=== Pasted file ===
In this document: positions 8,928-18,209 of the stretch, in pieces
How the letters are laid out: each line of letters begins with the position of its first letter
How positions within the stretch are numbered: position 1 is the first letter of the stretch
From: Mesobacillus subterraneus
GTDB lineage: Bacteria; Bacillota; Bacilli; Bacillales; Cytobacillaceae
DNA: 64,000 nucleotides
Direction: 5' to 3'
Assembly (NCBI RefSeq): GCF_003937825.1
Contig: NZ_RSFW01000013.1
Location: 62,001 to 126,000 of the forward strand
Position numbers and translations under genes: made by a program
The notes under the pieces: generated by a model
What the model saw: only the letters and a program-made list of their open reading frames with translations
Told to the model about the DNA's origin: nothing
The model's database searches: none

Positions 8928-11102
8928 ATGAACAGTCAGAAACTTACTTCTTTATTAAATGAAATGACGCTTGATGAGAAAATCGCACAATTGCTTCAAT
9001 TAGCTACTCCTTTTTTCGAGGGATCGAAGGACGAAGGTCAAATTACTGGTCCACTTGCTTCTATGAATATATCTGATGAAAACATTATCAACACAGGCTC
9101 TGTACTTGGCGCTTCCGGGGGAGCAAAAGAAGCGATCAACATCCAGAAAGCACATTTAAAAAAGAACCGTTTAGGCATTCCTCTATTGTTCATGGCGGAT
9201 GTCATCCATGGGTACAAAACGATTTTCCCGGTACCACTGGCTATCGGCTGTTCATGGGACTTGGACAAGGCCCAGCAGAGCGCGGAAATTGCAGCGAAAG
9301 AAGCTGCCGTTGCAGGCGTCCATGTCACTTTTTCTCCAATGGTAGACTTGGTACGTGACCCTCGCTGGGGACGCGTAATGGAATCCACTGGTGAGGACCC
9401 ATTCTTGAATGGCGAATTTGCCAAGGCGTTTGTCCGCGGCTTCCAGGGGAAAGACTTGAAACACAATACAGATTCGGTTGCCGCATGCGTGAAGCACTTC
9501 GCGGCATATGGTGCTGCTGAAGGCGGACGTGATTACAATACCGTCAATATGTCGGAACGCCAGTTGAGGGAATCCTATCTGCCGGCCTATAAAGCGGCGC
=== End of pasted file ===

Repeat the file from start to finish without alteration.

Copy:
In this document: positions 8,928-18,209 of the stretch, in pieces
How the letters are laid out: each line of letters begins with the position of its first letter
How positions within the stretch are numbered: position 1 is the first letter of the stretch
From: Mesobacillus subterraneus
GTDB lineage: Bacteria; Bacillota; Bacilli; Bacillales; Cytobacillaceae
DNA: 64,000 nucleotides
Direction: 5' to 3'
Assembly (NCBI RefSeq): GCF_003937825.1
Contig: NZ_RSFW01000013.1
Location: 62,001 to 126,000 of the forward strand
Position numbers and translations under genes: made by a program
The notes under the pieces: generated by a model
What the model saw: only the letters and a program-made list of their open reading frames with translations
Told to the model about the DNA's origin: nothing
The model's database searches: none

Positions 8928-11102
8928 ATGAACAGTCAGAAACTTACTTCTTTATTAAATGAAATGACGCTTGATGAGAAAATCGCACAATTGCTTCAAT
9001 TAGCTACTCCTTTTTTCGAGGGATCGAAGGACGAAGGTCAAATTACTGGTCCACTTGCTTCTATGAATATATCTGATGAAAACATTATCAACACAGGCTC
9101 TGTACTTGGCGCTTCCGGGGGAGCAAAAGAAGCGATCAACATCCAGAAAGCACATTTAAAAAAGAACCGTTTAGGCATTCCTCTATTGTTCATGGCGGAT
9201 GTCATCCATGGGTACAAAACGATTTTCCCGGTACCACTGGCTATCGGCTGTTCATGGGACTTGGACAAGGCCCAGCAGAGCGCGGAAATTGCAGCGAAAG
9301 AAGCTGCCGTTGCAGGCGTCCATGTCACTTTTTCTCCAATGGTAGACTTGGTACGTGACCCTCGCTGGGGACGCGTAATGGAATCCACTGGTGAGGACCC
9401 ATTCTTGAATGGCGAATTTGCCAAGGCGTTTGTCCGCGGCTTCCAGGGGAAAGACTTGAAACACAATACAGATTCGGTTGCCGCATGCGTGAAGCACTTC
9501 GCGGCATATGGTGCTGCTGAAGGCGGACGTGATTACAATACCGTCAATATGTCGGAACGCCAGTTGAGGGAATCCTATCTGCCGGCCTATAAAGCGGCGC